Greenhouse Worker Safety
When people go to work in a greenhouse, there are some things that they might not consider initially as job hazards. With the plant's history and ambiguous current status as an illegal drug, there has been little scientific study of occupational health hazards within that specific industry. However, more and more cultivators are realizing that their employees may be exposed to some unique risks on the job. Colorado and California, in particular, have Occupational Health and Safety requirements for some specific types of greenhouse crops.
One common risk greenhouse workers may not realize is that allergies to plants can develop over time and may not present symptoms immediately. Wearing clothing that covers the skin in hot greenhouse work environments can be uncomfortable. However, it is important to minimize skin contact with plants to prevent allergic reactions and prevent the introduction of human pathogens, plant pathogens, pests, and foreign material.
What Types of Hazards Are Present in a Greenhouse?
When it comes to identifying hazards, you can look at them from three main categories. You need to consider risks with regard to all parties involved such as the consumer, the plant, the worker, the business.
Greenhouse Biological Hazards
- Microbial pathogens (plant and human)
- Allergens (dust, mold, and other)
Greenhouse Chemical Hazards
- Nutrient/fertilizer chemicals
- Water treatment chemicals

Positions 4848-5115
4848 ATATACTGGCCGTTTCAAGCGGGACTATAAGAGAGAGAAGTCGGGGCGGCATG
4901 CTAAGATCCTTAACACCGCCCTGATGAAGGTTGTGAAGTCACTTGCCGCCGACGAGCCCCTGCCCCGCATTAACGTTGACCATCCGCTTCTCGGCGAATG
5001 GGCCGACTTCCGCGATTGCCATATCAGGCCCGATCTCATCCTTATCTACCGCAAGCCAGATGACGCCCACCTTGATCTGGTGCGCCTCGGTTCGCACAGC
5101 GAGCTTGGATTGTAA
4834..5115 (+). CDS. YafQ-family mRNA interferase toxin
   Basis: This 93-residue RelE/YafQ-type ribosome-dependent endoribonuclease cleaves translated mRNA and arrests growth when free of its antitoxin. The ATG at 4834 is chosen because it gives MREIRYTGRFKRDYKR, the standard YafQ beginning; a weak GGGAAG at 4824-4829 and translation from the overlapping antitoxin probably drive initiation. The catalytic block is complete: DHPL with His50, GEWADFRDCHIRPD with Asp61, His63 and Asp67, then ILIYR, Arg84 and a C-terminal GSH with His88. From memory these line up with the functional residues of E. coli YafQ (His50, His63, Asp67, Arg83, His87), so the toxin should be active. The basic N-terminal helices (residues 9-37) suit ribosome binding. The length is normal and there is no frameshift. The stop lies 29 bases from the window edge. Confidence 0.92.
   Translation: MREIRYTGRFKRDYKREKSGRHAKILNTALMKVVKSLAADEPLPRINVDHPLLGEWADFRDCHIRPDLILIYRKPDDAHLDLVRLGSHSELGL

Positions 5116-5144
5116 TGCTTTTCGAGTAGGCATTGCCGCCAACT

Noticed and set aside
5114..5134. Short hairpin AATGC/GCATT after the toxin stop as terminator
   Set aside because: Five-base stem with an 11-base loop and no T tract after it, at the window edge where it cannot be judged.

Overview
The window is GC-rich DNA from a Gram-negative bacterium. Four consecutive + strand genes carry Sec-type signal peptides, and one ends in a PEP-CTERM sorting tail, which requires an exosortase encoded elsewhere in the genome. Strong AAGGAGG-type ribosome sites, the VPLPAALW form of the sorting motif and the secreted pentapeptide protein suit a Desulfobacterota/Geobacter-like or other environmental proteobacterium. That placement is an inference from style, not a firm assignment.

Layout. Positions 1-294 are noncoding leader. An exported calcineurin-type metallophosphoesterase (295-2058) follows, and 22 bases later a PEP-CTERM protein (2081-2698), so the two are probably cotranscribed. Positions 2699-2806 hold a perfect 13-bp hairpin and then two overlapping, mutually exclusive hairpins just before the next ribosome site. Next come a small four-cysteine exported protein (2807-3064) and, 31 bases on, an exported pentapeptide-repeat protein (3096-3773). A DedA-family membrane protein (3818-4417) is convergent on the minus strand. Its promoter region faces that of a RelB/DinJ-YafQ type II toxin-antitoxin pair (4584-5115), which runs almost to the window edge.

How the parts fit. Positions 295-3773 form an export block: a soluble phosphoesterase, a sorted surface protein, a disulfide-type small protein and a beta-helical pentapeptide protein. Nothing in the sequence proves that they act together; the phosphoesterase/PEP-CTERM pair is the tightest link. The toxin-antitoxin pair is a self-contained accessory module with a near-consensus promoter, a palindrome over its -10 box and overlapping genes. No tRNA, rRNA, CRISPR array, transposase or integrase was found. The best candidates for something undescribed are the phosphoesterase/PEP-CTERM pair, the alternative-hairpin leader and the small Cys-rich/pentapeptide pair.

- Pesticides and herbicides
Greenhouse Physical Hazards
- Heat (to plants and humans)
- Slip and trips
- Ergonomic and repetitive stress injury
- Electrical hazards
- Airborne contaminants
- Flammable liquids and gases
- Equipment hazards
How to Improve Greenhouse Worker Safety
Having workplace health and safety programs is key to providing a safe and productive workplace. Some states mandate that certain programs be implemented, but truly all workplaces can benefit from improving safety. Most states provide resources through OSHA or their agriculture agencies to advise on greenhouse worker safety. The best practice is to have a complete and comprehensive worker safety program that includes the following plans.
Greenhouse Worker Safety Programs
- Hazard Communication Plan
- Hearing Conservation Plan
- Personal Protective Equipment Program
- Respiratory Protection Plan
- Lockout/Tagout Program
- Greenhouse Sanitation Program
- Injury and Illness Prevention Program
- Chemical Storage Plan